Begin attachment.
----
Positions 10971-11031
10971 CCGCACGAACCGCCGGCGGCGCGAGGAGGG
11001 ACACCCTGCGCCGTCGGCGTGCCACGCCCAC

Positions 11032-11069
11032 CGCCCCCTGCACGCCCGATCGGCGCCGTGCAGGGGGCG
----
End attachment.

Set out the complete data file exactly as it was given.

Positions 10971-11031
10971 CCGCACGAACCGCCGGCGGCGCGAGGAGGG
11001 ACACCCTGCGCCGTCGGCGTGCCACGCCCAC

Positions 11032-11069
11032 CGCCCCCTGCACGCCCGATCGGCGCCGTGCAGGGGGCG